So it’s not a bad start, couple of frustrations, some nice little twizzly bits to keep me occupied. However I’m not really expecting too much to begin with, as the real meat of the 3.0 update is in what it offers developers. Lots of potential in that, and that potential will start to be realised over the following weeks and months as developers start to both update their existing applications and write new ones that take advantage of the expanded feature set on offer.
Having had an iPhone 3G for a few months now, I had noticed that it seemed to learn words after you had typed them out a few times, adding them to the dictionary for that phone. I had even wondered if there was a way to get those words directly into the dictionary, but presumed it would probably be protected and tricky to do. Hackszine points out that there is a nice simple way to do it, simply type the words you want into notes a few times, until the word is learnt:
This is what happens when you doubletap on the iPhone home button…
Hidden features of the iPhone button | creativebits
Nice simple little application this, it does exactly what it says on the tin. It allows you to play a game of chess online with your friends. Obviously it is turn based, but as it is played via a server, you can play your game over several days, checking in to see if your friend has moved yet.
Once you’ve downloaded the app from iTunes and set up your account, you can start up a game with anyone in your contact list on the phone. You have to have either their phone number or email address. If they already have an account, it will find them, if they don’t, you can send them an invite. iPhone or iPod Touch only at the moment. From there, straightforwards, it’s a nice little chess app. If you fancy a game, leave me a comment with your email address included, and I’ll start one up!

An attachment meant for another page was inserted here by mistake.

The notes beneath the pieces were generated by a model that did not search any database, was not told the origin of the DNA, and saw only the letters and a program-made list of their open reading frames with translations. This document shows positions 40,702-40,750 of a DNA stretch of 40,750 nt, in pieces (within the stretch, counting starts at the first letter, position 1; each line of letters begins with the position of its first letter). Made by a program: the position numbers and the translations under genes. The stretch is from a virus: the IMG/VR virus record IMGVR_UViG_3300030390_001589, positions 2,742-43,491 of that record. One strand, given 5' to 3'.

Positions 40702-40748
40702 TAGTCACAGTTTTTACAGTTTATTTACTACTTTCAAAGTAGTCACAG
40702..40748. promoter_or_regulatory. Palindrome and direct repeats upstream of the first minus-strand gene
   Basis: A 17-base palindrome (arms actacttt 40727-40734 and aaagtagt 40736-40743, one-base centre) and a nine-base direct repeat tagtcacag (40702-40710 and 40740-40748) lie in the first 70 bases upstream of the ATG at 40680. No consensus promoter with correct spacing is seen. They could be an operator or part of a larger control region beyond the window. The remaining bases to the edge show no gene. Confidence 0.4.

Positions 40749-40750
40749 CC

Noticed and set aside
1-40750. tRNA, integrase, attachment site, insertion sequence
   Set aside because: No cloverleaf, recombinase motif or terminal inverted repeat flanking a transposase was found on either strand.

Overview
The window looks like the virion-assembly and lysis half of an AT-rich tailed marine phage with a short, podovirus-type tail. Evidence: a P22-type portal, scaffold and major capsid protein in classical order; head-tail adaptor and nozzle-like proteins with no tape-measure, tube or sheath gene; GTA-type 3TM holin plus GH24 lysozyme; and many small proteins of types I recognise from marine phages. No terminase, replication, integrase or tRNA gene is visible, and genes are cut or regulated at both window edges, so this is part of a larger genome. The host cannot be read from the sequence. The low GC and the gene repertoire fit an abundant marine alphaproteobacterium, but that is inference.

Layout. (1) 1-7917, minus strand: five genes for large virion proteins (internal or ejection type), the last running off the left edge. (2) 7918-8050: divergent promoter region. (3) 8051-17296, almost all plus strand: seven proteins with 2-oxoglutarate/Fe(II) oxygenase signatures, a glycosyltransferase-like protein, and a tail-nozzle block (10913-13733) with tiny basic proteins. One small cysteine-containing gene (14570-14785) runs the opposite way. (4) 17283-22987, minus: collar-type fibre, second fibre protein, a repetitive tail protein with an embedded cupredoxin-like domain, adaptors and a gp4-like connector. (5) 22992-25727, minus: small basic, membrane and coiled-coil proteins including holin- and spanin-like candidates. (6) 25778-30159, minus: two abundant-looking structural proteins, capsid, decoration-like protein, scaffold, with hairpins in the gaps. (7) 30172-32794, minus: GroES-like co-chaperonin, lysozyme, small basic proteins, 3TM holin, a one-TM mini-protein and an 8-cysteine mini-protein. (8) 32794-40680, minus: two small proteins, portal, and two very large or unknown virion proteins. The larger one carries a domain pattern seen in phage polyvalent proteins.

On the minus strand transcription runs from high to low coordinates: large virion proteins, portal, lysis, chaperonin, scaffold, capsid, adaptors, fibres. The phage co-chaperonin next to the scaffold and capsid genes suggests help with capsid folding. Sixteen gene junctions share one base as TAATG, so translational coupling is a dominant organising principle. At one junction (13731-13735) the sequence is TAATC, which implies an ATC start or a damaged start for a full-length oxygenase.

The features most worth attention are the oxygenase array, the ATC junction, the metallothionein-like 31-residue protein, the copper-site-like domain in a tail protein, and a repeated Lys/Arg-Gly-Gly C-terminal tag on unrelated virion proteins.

So I guess now is the time to mention I’ve got an iMac and an iPhone now. I’m loving both of them, so glad I got them. Having done so, it meant it was time to return to using iTunes, which I hadn’t been for a couple of years, whilst all my computers were mainly running Ubuntu. I found it rather frustrating to use under Windows, particularly when syncing with an iPod. However on the Mac it works fine, and I’m enjoying it again.
So now I can sync playlists to the iPhone, I’ve been playing about with setting up smart playlists for my tastes. I’m quite happy with this one, to work through all the stuff I haven’t listened to:
I’ve set the time of each track to be in the range of 2-20 minutes, so it misses out some samples and short tracks, and also misses out large mixes. The Rating is not 1 star is for another reason. My wife normally has pretty good music taste, but there are a few artists she enjoys that just aren’t my taste. So I’ve arrived at this solution to miss them out: Give them all 1 star. This will still include anything unrated (most of my collection, because I’ve just moved to the Mac). However it also allows me to give her a playlist of her own, ideally for when I’m out of the house:
This way everyone is happy! So, how do you set up your playlists in iTunes (or indeed in Amarok or other music software)?